Raw Cookie Dough or not?

Since that late evening bowl of your favorite ice cream is not enough, you add that frozen scoop of chocolate chip cookie dough. Butter, cream, chocolate and a combination of granulated sugar sends satisfying impulses from your tongue directly to your brain, even before you pick up that first spoon. Did you just make that cookie dough in your kitchen or did you buy it from a store?

An FDA warning released earlier this week has consumers confused as to whether uncooked cookie dough is safe to eat because of potential contamination with a type of bacteria that can cause pain in your GI tract. You’re okay eating most commercial cookie dough products–in cookie dough ice cream, where the product is intended to be eaten uncooked.

Edible-Cookie-Dough-Recipe-Step-1Biggest concern is for people eating anything uncooked that contains flour purchased off the shelf or delivered in 50-pound bags to pizzerias and bakeries.

To be perfectly clear:

  • Do not eat any uncooked dough, cake batter, uncooked tortillas, etc. at home.
  • Do not allow your kids (or yourself) to play with dough or flour-based “clay” that some restaurants give away. Check with your day care center and make sure.

So, you wonder:

How can raw cookie dough sold commercially be safe while grandma’s wholesome recipe made at home runs the risk of giving you bloody diarrhea (sorry to gross you out)?

Why does no one seem to be talking about the risks of uncooked eggs that you also add to many home recipes?

The raw dough alarm

The Centers for Disease Control and Prevention (CDC) has been investigating the cause of severe intestinal symptoms in 20 states beginning back in December 2015. Ten people have been hospitalized and one patient went into a type of kidney failure called hemolytic uremic syndrome. These infections have ranged from age 1 to 95, with a median age of 18. Interestingly, 78% of people with the illness are female. I wonder who is guilty of tasting that cookie dough while prepping?

Thankfully – so far, no one has died from raw cookie dough illness.

Multistate-Outbreak-of-Shiga-toxin-producing-Escherichia-coli-O121-Infections-Linked-to-Flour-June-2016-E.-coli-CDCPhoto Credit: U.S. Centers for Disease Control and Prevention

A type of E. coli bacteria called Shiga toxin-producing E. coli O121, or STEC O121 is the common bacteria. Investigations reveal the most likely source of these bacteria is a factory in Kansas City, Missouri. As a result, General Mills issued a recall on May 31 of all sizes and varieties of Gold Medal Flour, Gold Medal Wondra Flour and Signature Kitchens. On June 11, the company confirmed that the FDA had found the bacteria in one sample among the many that were tested.

Because flour has a long shelf life, more cases may emerge.

Most manufacturers of pre-made cookie dough use a heat treatment for flour and a pasteurization process for eggs which, unrelated to this E. coli outbreak, are a known source of disease-causing Salmonella bacteria.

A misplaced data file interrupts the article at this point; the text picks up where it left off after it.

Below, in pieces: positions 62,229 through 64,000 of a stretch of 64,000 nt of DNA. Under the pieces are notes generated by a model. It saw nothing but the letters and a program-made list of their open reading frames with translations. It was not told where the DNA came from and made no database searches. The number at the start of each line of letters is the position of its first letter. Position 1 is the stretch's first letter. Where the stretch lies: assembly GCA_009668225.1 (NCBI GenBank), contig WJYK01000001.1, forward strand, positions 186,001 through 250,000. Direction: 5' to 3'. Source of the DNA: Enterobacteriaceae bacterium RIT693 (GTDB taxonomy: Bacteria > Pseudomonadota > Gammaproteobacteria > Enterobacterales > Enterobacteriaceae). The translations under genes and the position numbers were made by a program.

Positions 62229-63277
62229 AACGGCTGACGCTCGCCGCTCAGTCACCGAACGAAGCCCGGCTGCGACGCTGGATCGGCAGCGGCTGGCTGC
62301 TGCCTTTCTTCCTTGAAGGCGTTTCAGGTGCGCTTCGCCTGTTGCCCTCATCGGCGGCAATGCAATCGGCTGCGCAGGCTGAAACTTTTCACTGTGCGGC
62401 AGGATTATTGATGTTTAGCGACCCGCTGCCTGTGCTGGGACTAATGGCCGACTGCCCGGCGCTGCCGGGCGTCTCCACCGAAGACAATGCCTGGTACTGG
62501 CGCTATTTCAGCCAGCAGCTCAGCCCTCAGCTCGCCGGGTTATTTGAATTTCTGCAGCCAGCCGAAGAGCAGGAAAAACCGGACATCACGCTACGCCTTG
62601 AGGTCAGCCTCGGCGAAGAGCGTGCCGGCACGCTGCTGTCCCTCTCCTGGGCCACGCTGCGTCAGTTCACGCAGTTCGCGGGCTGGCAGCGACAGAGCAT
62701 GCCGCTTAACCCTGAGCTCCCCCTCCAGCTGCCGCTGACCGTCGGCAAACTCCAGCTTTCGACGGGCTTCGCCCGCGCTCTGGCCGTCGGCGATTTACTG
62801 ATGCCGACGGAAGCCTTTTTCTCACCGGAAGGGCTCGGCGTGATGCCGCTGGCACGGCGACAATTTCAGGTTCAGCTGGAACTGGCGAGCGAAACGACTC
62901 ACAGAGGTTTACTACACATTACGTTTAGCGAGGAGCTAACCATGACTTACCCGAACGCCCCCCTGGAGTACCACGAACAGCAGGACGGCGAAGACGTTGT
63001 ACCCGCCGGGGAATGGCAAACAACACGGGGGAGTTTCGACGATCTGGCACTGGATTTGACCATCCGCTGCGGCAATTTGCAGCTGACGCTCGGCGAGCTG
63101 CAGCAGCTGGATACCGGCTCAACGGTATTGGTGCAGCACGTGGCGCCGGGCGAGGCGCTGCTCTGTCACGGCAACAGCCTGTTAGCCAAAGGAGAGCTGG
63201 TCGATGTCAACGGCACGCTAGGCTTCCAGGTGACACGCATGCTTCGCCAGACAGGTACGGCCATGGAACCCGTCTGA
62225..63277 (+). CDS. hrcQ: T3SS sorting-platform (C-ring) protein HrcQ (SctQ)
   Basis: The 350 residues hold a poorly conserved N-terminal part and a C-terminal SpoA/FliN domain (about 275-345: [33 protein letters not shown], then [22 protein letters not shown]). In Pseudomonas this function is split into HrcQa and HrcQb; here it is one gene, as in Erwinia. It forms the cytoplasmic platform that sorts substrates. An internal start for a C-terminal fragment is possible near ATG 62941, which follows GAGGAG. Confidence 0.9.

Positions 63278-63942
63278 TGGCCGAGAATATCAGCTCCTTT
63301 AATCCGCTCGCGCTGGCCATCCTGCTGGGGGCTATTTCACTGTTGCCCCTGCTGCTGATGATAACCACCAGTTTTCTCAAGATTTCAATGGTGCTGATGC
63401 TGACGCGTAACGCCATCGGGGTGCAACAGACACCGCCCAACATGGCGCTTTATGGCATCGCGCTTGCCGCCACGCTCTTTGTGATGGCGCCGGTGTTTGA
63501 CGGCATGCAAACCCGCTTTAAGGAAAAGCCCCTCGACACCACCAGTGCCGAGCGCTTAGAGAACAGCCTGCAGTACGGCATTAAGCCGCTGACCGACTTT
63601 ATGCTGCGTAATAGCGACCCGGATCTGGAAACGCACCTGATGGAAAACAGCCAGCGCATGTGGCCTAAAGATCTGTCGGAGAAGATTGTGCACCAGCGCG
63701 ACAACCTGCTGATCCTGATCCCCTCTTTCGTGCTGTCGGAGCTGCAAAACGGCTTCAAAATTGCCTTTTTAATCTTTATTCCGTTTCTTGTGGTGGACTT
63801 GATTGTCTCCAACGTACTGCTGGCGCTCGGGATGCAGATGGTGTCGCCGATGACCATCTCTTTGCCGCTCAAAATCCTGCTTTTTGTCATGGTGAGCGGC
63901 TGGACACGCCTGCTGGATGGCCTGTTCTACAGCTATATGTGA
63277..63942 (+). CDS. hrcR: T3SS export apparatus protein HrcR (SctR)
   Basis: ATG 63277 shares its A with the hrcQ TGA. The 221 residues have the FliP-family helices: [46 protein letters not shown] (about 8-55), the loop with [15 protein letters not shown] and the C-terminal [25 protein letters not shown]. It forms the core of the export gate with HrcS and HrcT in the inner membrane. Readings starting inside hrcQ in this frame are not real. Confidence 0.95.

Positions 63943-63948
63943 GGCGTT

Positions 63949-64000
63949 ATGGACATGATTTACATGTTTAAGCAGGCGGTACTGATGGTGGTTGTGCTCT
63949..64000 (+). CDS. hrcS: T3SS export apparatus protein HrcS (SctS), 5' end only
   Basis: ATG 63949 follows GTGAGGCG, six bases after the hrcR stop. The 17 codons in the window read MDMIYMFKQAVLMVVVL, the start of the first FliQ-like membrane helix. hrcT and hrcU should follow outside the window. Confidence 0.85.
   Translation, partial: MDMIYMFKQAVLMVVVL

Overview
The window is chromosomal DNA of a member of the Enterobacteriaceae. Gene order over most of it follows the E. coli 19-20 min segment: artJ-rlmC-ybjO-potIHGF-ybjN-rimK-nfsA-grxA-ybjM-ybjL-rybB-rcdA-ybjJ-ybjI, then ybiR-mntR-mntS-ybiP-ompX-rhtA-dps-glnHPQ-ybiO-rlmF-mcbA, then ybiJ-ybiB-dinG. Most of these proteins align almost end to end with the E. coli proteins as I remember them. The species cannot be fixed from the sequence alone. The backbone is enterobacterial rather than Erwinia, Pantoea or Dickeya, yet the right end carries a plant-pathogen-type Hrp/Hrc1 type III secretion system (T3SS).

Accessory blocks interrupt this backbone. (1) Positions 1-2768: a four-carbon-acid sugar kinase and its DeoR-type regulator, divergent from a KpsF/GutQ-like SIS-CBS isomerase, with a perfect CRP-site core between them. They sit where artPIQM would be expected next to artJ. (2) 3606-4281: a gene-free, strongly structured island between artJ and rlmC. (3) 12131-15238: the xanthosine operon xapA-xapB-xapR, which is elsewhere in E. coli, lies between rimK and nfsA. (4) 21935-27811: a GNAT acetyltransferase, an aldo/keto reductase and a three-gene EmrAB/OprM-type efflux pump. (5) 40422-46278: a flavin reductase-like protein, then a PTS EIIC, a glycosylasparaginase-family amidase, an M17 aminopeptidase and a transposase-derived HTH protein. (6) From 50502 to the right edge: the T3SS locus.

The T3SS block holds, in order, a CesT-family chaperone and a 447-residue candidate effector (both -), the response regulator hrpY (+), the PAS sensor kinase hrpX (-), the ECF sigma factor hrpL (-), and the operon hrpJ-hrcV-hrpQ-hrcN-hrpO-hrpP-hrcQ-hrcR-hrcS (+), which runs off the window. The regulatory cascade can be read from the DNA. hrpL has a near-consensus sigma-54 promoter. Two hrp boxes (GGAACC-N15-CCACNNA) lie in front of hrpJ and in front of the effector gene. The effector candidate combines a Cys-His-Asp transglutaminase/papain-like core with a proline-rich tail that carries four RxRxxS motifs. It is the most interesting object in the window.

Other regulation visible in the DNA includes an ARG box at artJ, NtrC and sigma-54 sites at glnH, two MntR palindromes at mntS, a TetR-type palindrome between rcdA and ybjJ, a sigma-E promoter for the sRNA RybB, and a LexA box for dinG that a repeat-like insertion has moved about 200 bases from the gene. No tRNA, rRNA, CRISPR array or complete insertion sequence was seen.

Lesson learned?

Just don’t make homemade cookie dough ice cream unless you have pasteurizing process and related equipment. If that’s your favorite flavor, buy commercially made products. Manufacturers (should) use ingredients that include treated flour and pasteurized eggs.

Don’t eat uncooked flour. Don’t play with it and then touch your face.  Processed foods can sometimes be safer for you than “natural.”


Shigellowich anyone?

Shigellowich, anyone?

Recently, a lawsuit was filed on behalf of 74 people who suffered from a severe gastrointestinal illness after eating at a Lombard, IL restaurant last year.

The lawsuit was filed Monday in DuPage County Circuit Court against a restaurant on E. Roosevelt Road. The suit alleges that during a period from Feb. 23 to March 1, 2010, there were 328 cases of shigellosis infection, an intestinal disease caused by a family of bacteria known as shigella, which originated from the restaurant.

The lawsuit alleges that an investigation by the DuPage County Health Department and the Illinois Department of Public Health showed that two of the restaurant’s employees tested positive for the same strand of shigella that caused the outbreak and that those two individuals had been ill with gastrointestinal symptoms prior to the outbreak.

The lawsuit states “poor hygienic practices by these employees, and generally at the defendant’s restaurant caused widespread contamination of patrons’ food.”

What does this mean if you are an owner?

If you are an owner of a restaurant where you prepare and serve sandwiches all day, shouldn’t you be noticing that some of your employees are visiting the restroom more often than usual? Is it not noticeable that employees are experiencing gastrointestinal symptoms? Shouldn’t the employees be educated on what this gastrointestinal illness really means?

Attention Employees! If you have to go to the restroom every 30 minutes, then perhaps you should stay home and let someone else work on those sandwiches! OR At least, let your manager know that you have the runnies…… uh oh – I gotta go.